Updating Your Global Positioning System?
The following was taken from a daily occurrence report:
In IFR conditions, a Saab 340 with 20 people on board was cleared for the approach into an MF [mandatory frequency] aerodrome. It was on short final when the FSS staff observed a Robinson RH22 inbound near the approach path to the runway.
The helo was not in radio contact with FSS and was not monitoring the MF. The Saab pilot was able to land safely and saw the helicopter on short final.
FSS staff approached the pilot of the helicopter after it landed and the pilot said [that] he had been communicating on 118.0 [MHz] (that frequency had been decommissioned [three] years previously). He said [that] this frequency was provided by his GPS equipment, but, on [being] questioned, admitted that the GPS database had not been updated for "a couple of years." He did not consult his copy of the [Canada] Flight Supplement, which was on the seat beside him, because he was "too busy." When FSS staff asked for his name, the pilot declined to give it, and said [that] "[he hoped] nothing would come of this.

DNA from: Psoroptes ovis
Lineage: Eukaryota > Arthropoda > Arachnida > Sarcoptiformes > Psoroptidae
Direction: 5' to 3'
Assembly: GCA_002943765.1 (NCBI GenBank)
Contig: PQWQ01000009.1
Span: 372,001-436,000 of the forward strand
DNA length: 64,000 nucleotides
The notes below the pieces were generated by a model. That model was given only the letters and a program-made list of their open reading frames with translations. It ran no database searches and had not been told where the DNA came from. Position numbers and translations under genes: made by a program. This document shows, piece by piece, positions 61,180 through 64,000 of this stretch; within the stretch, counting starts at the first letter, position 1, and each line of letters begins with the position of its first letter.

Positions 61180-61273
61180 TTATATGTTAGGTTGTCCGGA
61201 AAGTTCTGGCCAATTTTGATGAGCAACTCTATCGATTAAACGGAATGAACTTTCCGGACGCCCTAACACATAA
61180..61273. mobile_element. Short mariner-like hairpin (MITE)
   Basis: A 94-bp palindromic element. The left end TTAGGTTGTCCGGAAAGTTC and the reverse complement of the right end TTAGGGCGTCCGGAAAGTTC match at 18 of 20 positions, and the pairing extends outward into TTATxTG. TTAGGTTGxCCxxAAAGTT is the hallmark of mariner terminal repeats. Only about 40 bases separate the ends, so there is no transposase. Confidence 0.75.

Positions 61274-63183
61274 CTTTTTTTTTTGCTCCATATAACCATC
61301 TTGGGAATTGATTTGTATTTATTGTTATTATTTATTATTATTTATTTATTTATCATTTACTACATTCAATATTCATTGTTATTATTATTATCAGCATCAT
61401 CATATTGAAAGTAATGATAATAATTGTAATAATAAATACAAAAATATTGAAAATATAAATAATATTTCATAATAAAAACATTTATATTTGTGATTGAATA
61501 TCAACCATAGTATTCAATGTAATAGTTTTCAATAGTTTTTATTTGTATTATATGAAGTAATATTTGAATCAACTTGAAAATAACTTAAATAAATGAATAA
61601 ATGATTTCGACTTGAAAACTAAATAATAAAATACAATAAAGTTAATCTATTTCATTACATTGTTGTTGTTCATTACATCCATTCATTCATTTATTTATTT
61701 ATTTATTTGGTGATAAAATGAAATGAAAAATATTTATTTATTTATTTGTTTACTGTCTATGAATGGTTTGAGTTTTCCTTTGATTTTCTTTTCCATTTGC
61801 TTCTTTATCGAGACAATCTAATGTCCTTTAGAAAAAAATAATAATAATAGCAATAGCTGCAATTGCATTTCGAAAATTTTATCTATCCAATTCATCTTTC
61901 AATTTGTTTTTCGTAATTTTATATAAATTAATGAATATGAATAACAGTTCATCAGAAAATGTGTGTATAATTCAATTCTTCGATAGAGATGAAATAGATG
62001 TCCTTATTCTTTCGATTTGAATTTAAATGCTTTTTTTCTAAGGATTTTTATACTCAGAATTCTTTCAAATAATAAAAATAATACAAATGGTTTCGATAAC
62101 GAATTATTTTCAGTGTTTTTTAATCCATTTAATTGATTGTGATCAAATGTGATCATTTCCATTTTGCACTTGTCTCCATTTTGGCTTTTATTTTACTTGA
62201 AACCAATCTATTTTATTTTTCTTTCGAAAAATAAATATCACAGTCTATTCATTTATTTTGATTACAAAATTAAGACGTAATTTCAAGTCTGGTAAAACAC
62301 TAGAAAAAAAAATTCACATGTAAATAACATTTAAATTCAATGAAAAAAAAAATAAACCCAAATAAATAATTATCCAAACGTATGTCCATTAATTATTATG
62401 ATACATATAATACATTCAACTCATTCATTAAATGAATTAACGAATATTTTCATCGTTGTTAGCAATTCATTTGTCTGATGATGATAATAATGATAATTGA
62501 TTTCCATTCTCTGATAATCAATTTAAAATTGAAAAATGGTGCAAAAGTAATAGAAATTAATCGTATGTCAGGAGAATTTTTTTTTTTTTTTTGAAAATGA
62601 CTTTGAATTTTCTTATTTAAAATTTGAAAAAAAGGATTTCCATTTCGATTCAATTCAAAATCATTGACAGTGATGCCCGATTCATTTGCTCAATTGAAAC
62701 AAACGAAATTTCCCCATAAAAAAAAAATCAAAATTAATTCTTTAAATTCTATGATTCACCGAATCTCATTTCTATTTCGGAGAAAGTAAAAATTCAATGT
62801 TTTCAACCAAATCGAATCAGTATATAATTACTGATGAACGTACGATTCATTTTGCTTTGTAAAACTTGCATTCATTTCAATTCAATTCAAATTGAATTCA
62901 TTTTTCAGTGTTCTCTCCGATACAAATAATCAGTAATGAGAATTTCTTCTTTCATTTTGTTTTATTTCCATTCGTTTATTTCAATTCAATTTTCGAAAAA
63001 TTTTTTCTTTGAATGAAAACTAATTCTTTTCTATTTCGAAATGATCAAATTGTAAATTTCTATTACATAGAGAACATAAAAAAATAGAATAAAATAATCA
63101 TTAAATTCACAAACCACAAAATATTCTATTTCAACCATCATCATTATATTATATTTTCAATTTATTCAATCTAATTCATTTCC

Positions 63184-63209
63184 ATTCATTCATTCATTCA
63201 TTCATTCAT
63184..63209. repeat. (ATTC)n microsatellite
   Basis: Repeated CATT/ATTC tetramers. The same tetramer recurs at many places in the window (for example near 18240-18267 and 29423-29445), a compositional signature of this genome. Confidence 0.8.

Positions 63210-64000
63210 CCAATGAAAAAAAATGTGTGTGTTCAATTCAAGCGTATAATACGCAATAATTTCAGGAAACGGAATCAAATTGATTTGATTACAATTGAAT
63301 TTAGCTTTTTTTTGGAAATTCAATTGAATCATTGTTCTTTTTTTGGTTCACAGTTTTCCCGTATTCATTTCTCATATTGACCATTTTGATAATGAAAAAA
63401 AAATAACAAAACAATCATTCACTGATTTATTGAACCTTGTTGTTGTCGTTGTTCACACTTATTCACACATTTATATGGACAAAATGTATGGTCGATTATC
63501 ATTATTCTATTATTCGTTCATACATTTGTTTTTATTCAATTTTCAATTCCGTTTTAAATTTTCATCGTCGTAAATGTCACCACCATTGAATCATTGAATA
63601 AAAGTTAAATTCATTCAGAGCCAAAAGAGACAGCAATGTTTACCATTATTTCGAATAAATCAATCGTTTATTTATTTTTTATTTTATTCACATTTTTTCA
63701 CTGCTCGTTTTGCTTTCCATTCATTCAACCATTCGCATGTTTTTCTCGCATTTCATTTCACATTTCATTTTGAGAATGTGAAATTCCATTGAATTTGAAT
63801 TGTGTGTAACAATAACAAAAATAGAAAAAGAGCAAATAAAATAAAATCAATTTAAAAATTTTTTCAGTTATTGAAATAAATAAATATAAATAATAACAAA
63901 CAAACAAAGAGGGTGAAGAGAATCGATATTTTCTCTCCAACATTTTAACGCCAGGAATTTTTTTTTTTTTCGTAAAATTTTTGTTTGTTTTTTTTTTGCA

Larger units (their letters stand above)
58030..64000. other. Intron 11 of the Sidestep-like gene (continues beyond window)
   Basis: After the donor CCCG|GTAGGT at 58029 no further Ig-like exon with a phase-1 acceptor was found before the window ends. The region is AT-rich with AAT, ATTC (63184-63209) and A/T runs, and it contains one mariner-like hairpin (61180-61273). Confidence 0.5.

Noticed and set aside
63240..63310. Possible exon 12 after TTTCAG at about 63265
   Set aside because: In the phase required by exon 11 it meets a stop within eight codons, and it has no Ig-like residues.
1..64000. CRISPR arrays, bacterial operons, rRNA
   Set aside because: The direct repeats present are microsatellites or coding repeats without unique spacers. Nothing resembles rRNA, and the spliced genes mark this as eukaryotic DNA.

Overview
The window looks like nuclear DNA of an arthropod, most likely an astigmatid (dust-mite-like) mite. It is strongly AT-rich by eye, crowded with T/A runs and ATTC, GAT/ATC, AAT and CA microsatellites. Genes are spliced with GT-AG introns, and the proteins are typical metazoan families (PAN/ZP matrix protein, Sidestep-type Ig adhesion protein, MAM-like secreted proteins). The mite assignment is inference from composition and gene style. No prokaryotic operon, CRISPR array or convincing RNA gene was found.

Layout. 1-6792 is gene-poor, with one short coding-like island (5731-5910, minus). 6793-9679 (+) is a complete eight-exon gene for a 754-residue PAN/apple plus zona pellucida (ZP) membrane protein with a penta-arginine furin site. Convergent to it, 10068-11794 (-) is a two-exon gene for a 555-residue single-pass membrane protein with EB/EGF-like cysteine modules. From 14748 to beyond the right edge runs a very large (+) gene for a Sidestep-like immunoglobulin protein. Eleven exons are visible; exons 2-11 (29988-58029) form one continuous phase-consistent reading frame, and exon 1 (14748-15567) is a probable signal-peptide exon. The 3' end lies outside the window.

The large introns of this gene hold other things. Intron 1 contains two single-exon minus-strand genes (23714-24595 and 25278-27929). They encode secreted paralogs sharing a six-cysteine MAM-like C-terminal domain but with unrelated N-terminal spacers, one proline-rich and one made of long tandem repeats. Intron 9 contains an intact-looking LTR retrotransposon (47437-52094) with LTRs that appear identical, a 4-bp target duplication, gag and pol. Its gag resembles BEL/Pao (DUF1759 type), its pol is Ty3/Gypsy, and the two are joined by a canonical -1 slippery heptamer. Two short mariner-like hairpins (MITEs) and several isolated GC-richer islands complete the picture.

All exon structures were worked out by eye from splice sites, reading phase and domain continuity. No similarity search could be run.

Upon departure, the pilot did not file a flight plan; rather, he flew on a company flight note.
Weather at the time of the incident was 700 ft. broken [and] 2000 ft. overcast, [with] visibility 5 mi. in light rain and fog.
Communicating on the right frequency in an MF is mandatory, but it should also be too easy. Having an up-to-date Canada Flight Supplement and looking at it or getting your GPS database updated regularly may cost a few dollars, but a mid-air collision could ruin the day for a lot of people.
Originally Published: ASL 4/1997
Original Article: Updating Your Global Positioning System?